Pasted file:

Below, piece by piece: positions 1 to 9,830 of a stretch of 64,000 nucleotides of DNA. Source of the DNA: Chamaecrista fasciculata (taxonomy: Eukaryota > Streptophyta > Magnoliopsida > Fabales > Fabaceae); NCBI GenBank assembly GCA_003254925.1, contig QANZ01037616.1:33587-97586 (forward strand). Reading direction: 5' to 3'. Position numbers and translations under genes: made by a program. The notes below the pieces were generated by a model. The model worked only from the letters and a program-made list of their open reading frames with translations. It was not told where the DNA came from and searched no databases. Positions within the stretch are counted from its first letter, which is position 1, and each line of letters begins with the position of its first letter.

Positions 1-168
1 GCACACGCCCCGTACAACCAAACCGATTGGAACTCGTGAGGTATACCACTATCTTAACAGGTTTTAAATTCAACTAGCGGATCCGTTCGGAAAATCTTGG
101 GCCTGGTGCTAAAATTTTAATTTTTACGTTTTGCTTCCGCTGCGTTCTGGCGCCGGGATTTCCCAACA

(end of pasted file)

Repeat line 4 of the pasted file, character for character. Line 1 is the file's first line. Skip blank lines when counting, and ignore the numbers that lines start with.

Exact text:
101 GCCTGGTGCTAAAATTTTAATTTTTACGTTTTGCTTCCGCTGCGTTCTGGCGCCGGGATTTCCCAACA